1. Study was to assess QoL in patients 6–10 years after treatment for Graves’ disease.
2. Patients treated with RAI had worse thyroid-related and general QoL than patients treated with ATD.Surgery has it’s reduced QoL due to the effects of the surgery unrelated to the Graves’.
3. Now, it is reported that in a large non-randomized cohort, patients who received RAI had adverse scores.
4. RAI/131 should be considered low on the list of treatment for Graves’ along with surgery. Antithyroid drugs are the safe long term therapy option.
5. Call me for evaluation before you have therapy for Graves’ or toxic nodule.
6. Toxic or autonomous functioning nodules AFTN are best treated by radiofrequency RFA ablation.
6. 310-393-8860 or email to email@example.com.
Ask for Alicia.
Impaired Quality of Life After Radioiodine Therapy Compared to Antithyroid Drugs or Surgical Treatment for Graves’ Hyperthyroidism: A Long-Term Follow-Up with the Thyroid-Related Patient-Reported Outcome Questionnaire and 36-Item Short Form Health Status Survey
Background: Hyperthyroidism is known to have a significant impact on quality of life (QoL), at least in the short term. The purpose of the present study was to assess QoL in patients 6–10 years after treatment for Graves’ disease (GD) with radioiodine (RAI) compared to those treated with thyroidectomy or antithyroid drugs (ATD) as assessed with both thyroid-specific Thyroid-Related Patient-Reported Outcome (ThyPRO) questionnaire and general (36-item Short Form Health Status) QoL survey.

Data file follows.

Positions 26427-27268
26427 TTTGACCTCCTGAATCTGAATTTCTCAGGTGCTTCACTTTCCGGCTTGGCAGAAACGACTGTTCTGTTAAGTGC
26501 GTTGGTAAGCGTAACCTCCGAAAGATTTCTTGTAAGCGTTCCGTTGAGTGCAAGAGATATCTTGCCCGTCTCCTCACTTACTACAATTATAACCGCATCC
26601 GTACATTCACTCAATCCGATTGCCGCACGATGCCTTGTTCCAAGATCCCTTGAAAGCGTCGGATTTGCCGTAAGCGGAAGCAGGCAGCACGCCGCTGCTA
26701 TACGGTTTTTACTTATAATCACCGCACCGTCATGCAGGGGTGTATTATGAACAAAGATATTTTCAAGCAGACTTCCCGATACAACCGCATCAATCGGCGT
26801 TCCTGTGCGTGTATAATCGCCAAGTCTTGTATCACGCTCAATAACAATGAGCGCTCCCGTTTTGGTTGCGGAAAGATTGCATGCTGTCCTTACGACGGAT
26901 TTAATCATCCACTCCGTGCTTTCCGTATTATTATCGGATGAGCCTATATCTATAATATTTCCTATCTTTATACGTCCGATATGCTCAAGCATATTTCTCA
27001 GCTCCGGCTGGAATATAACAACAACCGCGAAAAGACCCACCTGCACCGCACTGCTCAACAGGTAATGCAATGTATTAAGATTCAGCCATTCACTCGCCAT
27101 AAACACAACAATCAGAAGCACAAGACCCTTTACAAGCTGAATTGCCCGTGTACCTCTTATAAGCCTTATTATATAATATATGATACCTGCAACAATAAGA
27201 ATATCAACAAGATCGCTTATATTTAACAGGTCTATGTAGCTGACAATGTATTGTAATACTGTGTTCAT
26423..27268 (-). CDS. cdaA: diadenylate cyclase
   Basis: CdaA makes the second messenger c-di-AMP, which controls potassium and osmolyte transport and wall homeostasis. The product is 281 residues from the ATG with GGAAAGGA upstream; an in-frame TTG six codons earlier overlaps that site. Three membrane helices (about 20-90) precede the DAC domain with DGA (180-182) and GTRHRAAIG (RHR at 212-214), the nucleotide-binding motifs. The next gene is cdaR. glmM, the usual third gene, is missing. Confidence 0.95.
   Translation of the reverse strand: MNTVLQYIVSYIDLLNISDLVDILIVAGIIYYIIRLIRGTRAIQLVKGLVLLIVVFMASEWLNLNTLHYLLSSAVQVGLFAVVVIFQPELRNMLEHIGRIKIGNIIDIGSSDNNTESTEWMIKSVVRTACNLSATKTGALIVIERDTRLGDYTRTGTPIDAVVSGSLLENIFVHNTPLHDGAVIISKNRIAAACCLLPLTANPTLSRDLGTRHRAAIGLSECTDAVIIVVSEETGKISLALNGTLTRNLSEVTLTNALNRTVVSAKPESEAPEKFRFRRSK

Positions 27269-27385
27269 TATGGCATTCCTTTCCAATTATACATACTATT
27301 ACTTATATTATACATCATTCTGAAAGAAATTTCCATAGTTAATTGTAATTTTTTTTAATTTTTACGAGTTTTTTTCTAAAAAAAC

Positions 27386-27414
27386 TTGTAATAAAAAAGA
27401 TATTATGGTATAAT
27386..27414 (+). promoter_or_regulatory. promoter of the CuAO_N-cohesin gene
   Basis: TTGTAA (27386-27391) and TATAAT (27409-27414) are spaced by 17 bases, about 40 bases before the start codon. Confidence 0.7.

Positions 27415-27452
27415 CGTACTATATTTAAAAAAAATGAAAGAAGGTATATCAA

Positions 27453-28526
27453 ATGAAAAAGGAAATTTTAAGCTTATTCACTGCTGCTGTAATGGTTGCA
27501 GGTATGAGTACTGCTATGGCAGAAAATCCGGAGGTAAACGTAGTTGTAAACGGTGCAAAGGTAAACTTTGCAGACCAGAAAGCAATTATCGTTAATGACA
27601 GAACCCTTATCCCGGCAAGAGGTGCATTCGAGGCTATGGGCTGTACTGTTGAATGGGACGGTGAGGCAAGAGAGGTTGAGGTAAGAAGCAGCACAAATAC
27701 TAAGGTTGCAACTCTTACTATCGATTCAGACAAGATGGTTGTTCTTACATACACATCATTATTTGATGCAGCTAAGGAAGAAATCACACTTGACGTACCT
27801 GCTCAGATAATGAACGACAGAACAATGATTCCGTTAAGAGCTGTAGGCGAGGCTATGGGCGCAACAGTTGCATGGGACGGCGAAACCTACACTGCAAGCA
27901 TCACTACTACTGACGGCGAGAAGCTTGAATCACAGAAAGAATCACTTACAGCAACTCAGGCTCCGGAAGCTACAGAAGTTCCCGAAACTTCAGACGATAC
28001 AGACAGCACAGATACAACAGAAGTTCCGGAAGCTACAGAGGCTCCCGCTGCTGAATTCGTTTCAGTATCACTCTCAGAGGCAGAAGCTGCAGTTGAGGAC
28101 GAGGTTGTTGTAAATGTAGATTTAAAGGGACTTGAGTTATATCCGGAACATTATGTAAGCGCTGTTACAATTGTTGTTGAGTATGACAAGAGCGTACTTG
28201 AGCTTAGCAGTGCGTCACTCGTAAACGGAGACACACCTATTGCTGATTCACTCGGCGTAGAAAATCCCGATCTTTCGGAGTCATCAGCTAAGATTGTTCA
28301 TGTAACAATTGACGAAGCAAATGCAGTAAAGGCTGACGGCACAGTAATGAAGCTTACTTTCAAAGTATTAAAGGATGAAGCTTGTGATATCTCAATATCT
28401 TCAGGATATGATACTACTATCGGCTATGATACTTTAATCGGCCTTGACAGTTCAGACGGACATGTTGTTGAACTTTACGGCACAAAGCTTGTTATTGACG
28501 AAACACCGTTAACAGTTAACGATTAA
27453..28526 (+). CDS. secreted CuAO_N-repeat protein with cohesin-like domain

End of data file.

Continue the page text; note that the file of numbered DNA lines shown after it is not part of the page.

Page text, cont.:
Methods: The study evaluated 1186 GD patients in a sub-cohort from an incidence study 2003–2005 who had been treated according to routine clinical practice at seven participating centers. Patients were included if they had returned the ThyPRO (n = 975) and/or the 36-item Short Form Health Status survey questionnaire (n = 964) and informed consent at follow-up. Scores from ThyPRO were compared to scores from a general population sample (n = 712) using multiple linear regression adjusting for age and sex as well as multiple testing. Treatment-related QoL outcome for ATD, RAI, and surgery were compared, including adjustment for the number of treatments received, sex, age, and comorbidity.
Results: Regardless of treatment modality, patients with GD had worse thyroid-related QoL 6–10 years after diagnosis compared to the general population. Patients treated with RAI had worse thyroid-related and general QoL than patients treated with ATD or thyroidectomy on the majority of QoL scales. Sensitivity analyses supported the relative negative comparative effects of RAI treatment on QoL in patients with hyperthyroidism.
Conclusions: GD is associated with a lower QoL many years after treatment compared to the general population. In a previous small randomized controlled trial, no difference was found in patient satisfaction years after ATD, RAI, or surgery. Now, it is reported that in a large non-randomized cohort, patients who received RAI had adverse scores on ThyPRO and 36-item Short Form Health Status survey. These findings in a Swedish population are limited by comparison to normative data from Denmark, older age, and possibly a more prolonged course in those patients who received RAI, and a lack of information regarding thyroid status at the time of evaluation. The way RAI may adversely affect QoL is unknown, but since the results may be important for future considerations regarding treatment options for GD, they need to be substantiated in further studies.